I have no doubt I will be ready for the race; if you take a look at my post from yesterday, you will see that I ran 10 miles yesterday morning. Okay, I know, I know… you aren’t supposed to do that much this far out (Cue: injuries, burn-out, etc). But I did, and it felt amazing. So judge me if you must. I could probably run this race a lot sooner than September 23rd, but regardless, THAT is the day I meet my match. And if I can run it now, I can only imagine the pace I will have attained by the date of the race.
“Decide what you want, decide what you are willing to sacrifice for it. Establish your priorities and go to work.” H. L. Hungt
This is the quote that I look to when I need a reminder of what it takes to be a runner. Not a run-of-the-mill runner. But a serious runner.
Last night and this morning is a perfect example. Running 10 miles (as I did this morning) is not something you can just wake up to do. You must prepare, be well-rested, and properly hydrated. This is exactly where sacrifices and setting priorities comes into play. Running 10 miles (in an effort to train for my race) was my priority. So what did I have to sacrifice? A Saturday night out and about. I was willing to make this sacrifice because I recognized the importance of my priority. I believe this is key for not only runners, but also anybody striving to excel in living a healthy lifestyle.
If you want to live healthfully, you have to make it a priority. In making it a priority, you will have to sacrifice many things. If you want to be fit, you have to sacrifice time you would usually spend watching TV, to get your butt into the gym. Also, if you want to be fit, you need to sacrifice some of the unhealthy foods you want to eat, and eat the foods that properly fuel your body.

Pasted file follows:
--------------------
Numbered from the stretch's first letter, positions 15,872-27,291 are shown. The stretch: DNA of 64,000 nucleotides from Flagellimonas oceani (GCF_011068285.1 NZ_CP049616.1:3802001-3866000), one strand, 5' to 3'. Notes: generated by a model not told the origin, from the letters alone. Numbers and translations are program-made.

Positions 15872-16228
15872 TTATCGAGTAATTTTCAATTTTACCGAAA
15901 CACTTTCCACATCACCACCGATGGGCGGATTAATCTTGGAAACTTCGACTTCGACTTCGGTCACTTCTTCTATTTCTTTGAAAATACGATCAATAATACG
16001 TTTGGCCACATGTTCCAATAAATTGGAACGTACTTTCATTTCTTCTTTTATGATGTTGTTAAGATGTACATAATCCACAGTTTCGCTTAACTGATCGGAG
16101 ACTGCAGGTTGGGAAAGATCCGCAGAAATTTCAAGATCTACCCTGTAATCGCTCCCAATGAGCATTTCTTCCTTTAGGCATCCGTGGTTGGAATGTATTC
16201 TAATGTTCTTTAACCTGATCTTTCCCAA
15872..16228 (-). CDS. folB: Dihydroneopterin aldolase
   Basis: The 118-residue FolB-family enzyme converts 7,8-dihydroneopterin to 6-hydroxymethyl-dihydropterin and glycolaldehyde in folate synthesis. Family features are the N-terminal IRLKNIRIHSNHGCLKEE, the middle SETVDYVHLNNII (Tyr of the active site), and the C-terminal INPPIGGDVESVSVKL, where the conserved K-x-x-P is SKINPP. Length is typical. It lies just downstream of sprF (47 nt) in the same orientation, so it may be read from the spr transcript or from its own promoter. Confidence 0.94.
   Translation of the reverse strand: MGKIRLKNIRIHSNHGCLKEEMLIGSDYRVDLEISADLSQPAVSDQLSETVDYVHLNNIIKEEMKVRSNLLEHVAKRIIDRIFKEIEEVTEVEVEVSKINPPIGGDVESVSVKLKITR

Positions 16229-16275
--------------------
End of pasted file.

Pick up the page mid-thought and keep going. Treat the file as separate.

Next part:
I put this image in my post yesterday, but I want to put it again because it fits perfectly with this post as well. Running is so much more psychological than I ever realized as a non-runner. When I talk to people about how much I run, they often respond “Oh, I couldn’t even run ONE mile.” Every single time I hear this, I want to scream: “YES YOU CAN!” Why? Because you just make it happen. You don’t question it; you just do it. Nike really got it right when they branded Just Do It. You can sit around all day and talk about what you can’t do, or you get your butt out there and JUST DO IT. THIS is precisely the change I have made in my life; I can do it because I tell myself I can do it. If my legs are numb and I feel like I can’t take one more step, I take 500 more. Why? Because I can. When my body is physically tired, my mind kicks into high gear and I do the unimaginable.
That right there is exactly how I would define my newly discovered passion for health and fitness. I absolutely LOVE bridging the gap between physical and mental exertion. Whatever you think you is all you can do is NEVER all you can do. You can always do more; you can always push harder. Tell yourself you can, take a lesson from Nike, and JUST DO IT.
Get out there, get active, and stay positive. If you can dream it, you can achieve it.